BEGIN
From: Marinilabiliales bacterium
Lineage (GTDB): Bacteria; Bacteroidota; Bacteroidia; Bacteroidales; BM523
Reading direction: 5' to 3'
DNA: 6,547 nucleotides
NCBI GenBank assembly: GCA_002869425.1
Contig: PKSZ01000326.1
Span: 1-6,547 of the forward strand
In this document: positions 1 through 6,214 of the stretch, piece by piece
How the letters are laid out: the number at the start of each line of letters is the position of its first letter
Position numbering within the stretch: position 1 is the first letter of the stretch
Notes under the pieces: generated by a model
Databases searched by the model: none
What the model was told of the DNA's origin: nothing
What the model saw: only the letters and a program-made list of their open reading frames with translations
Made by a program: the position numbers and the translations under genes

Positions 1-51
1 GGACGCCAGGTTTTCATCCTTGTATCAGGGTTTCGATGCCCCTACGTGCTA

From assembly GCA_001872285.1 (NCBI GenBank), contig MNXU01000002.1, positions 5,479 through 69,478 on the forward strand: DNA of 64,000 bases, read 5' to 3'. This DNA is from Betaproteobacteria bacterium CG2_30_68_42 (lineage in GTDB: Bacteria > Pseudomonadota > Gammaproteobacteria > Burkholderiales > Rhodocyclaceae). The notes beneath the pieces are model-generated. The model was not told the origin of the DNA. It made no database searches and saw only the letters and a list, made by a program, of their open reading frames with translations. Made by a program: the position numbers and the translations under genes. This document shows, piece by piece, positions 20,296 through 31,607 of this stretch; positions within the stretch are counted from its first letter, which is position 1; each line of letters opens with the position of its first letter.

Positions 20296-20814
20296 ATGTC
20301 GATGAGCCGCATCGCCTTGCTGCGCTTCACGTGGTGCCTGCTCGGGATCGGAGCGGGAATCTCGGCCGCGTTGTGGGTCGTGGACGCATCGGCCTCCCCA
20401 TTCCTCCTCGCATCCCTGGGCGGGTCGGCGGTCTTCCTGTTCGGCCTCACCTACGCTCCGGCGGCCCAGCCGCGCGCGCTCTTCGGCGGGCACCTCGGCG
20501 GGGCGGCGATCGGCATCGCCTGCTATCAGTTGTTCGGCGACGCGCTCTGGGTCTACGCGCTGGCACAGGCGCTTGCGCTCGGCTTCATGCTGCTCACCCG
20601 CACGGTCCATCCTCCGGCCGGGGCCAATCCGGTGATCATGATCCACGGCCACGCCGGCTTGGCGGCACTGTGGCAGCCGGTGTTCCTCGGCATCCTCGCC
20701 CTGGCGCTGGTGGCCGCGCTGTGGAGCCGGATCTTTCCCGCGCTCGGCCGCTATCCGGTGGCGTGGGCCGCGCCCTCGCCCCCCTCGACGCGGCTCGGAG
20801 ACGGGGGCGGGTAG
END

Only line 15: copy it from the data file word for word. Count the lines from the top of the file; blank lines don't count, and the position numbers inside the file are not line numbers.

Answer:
Made by a program: the position numbers and the translations under genes